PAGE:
4 ways to help your child have a healthy relationship with unhealthy foods

healthy relationship with unhealthy foods

*This is a guest post 

If you’ve ever struggled to get your child to eat a healthy meal, you’re absolutely not alone. Almost every parent has struggled to instill healthy habits in their children from a young age, but most are used to being left with nothing but disappointment when they realize the sad truth — the majority of children are simply picky eaters.

Instead of giving up completely and letting your child take charge of their own diet with unhealthy foods, it’s important to know that there are plenty of creative ways to sneak healthy foods into your child’s meals. Here are some unique ways to transform classic childhood foods into healthier alternatives, right in your own kitchen.

Pizza

Pizza is undoubtedly one of every child’s favourite foods. But instead of letting your themeat it directly from their school’s cafeteria, from a greasy pizzeria, or from a “make your own pizza” preservative-filled lunch kit, get creative and use some clever substitutions. Nourish Interactive recommends sending your child to school with a healthier version of a “make your own pizza” lunch kit. Some of the items you may want to include are:

  • A whole wheat english muffin for the crust
  • Low-sodium pizza sauce
  • Low fat mozzarella cheese
  • Diced veggies

It may seem like a stretch to give your child veggies to add on their own, but items like onions, peppers, and mushrooms are great topping options. If you want to make the meal extra fun, consider giving your child an assortment of colored veggies and challenge them to make a rainbow pizza.

For dinners at home, consider replacing regular pizza crust with a nutritious cauliflower crust using this recipe from Katie Lee of The Food Network.

Granola Bars

Many brand name granola bars are marketed as though they’re healthy snack bars, but in reality they’re typically loaded with as much sugar as a candy bar. Before buying granola bars at the grocery store, read the ingredients list carefully and prioritize healthy snack bars that have fruit, grains, and/or nuts.

If you’re feeling especially creative, this recipe from Minimalist Baker uses just five all-natural ingredients. It doesn’t get simpler than that!

Fruit Snacks

Fruit snacks are a staple that can be found in almost every child’s lunch box. As sweet and delicious as they may be, they’re loaded with sugar, food dye, and artificial flavors. If you want to give your child a sweet treat without the unnecessary health implications, there are multiple ways to do so. This recipe from Weed ‘Em and Reap uses real fruit and gelatin to mimic store-bought fruit snacks; your kids may not even be able to tell the difference!

But if you’re disenchanted with the whole idea of granola bars, trail mix is an excellent option. Ingredients you can use in a homemade trail mix include:

  • Peanuts
  • Cashews
  • Almonds
  • Raisins or other dried fruit
  • Sunflower seeds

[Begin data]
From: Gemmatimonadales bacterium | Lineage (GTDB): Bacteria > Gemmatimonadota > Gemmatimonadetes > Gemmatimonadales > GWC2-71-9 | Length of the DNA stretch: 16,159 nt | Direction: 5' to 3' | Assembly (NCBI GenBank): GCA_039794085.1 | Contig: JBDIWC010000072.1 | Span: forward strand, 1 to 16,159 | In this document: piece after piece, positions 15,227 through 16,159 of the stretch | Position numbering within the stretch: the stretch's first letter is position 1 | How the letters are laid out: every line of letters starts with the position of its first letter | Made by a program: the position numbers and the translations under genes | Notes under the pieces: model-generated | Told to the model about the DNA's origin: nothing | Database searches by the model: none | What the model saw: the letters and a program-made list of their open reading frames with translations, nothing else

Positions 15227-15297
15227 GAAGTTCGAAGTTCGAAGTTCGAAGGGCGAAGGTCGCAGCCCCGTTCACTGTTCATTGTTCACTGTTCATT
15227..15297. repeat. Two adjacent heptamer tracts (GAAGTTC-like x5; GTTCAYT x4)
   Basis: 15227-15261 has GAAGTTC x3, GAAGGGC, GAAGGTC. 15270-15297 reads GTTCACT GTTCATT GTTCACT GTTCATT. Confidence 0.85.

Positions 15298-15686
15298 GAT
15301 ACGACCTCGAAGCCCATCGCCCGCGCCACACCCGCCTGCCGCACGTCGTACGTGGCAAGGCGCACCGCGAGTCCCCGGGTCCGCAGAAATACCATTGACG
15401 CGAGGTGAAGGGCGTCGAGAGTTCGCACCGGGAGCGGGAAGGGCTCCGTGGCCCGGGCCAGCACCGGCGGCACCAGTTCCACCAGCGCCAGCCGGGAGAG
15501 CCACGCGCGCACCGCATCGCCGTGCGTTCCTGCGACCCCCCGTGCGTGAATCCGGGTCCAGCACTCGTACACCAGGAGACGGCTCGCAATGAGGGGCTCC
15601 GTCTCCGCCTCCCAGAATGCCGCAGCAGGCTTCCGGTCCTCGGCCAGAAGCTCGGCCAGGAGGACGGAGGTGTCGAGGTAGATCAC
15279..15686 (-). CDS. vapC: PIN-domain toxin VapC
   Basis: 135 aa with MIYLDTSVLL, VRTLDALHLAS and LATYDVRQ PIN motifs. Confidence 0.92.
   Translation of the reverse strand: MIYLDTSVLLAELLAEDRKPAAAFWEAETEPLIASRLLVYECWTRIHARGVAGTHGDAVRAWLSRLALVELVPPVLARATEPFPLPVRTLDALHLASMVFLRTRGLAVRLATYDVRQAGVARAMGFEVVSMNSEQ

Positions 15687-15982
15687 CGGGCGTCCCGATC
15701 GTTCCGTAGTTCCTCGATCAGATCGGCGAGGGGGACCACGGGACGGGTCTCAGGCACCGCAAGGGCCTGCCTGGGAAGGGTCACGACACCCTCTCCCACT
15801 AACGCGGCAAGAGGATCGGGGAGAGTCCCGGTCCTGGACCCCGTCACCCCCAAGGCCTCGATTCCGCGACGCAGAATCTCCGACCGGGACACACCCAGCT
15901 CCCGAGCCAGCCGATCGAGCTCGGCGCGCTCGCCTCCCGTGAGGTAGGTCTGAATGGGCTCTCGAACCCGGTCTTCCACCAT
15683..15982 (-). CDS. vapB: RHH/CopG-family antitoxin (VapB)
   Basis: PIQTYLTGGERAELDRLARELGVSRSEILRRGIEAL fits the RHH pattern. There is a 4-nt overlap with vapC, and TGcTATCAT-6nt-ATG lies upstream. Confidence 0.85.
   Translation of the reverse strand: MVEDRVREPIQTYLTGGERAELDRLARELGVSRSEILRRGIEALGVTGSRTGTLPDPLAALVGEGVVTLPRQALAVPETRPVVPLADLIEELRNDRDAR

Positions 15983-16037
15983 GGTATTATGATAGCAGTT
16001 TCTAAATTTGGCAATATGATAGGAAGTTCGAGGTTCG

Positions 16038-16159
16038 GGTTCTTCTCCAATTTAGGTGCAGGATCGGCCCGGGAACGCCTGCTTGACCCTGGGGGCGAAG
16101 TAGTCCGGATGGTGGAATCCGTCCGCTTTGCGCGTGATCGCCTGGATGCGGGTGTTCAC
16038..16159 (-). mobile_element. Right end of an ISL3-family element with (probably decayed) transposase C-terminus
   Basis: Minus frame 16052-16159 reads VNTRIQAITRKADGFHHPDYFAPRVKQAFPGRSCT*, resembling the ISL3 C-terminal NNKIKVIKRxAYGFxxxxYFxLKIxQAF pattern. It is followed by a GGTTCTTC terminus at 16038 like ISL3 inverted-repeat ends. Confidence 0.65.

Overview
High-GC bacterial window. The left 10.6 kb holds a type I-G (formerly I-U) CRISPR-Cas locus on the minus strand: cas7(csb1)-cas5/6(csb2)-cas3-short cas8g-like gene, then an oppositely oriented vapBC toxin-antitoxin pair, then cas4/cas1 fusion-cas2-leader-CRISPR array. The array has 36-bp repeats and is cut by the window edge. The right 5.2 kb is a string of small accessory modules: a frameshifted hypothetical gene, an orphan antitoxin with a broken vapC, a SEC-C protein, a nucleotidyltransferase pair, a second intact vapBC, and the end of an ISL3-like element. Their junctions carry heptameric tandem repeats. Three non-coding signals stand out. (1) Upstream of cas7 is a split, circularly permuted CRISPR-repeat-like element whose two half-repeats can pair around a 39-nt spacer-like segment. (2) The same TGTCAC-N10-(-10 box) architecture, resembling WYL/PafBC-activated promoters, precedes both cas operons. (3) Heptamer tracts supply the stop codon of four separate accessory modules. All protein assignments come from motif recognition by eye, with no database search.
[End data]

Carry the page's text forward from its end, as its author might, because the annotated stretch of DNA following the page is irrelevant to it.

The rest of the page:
• Pumpkin seeds
  • Popcorn
  • Dark chocolate

And these are just a few of the things you can throw in! For extra insurance that your children will partake in this healthy snack, ask them what treats they’d like thrown into the healthy mix of dried fruit and roasted nuts.

Crackers and Cheese

Crackers and cheese may seem like a balanced snack with protein, but the prepackaged versions are usually loaded with preservatives and fat. If you want to provide your children with a healthier alternative, consider whole wheat crackers with hummus. Not only is this topping packed with protein, it comes in a wide variety of flavors.

Better yet, making your own hummus is simple! This five-minute hummus recipe from Real Simple will have you making homemade hummus like a pro in no time flat.

It’s no secret that helping your child to develop healthy eating habits can seem like an insurmountable feat, especially considering the increasing rates of over-consumption and obesity in the Western world . But by being proactive and taking food prep into your own hands, it’s possible to help your child learn that a healthy relationship with food begins with interacting with food. Even the smallest of steps can ensure you’re helping your children build a healthy future.

4  ways to help your child have a healthy relationship with unhealthy foods

Author bio: Carli Smith is a writer for Nature’s Bakery. She is a yoga enthusiast and loves nothing more than weekend getaways, Disney movies, ocean views and country concerts.

11 comments

  1. Fantastic tips – I love making pizza faces with my daughter on either muffins, wraps or pitta breads. Such an easy and fun way to get vegetables into their meals 🙂

  2. We have a really healthy diet, so it isn’t so much of a big deal when the boys have cake or chocolate. We make a healthy pizza from time to time and it goes down just as well as one loaded with cheese!

  3. Making your own version of popular foods so you know exactly what’s in them is a great idea, and getting the kids involved will show them how to make great foods too.

  4. We’d love to do a homemade trail mix! Thats such a great idea, especially if you buy in bulk and make up individual snack packs up – we’re going to look for small containers now 🙂 Thanks!

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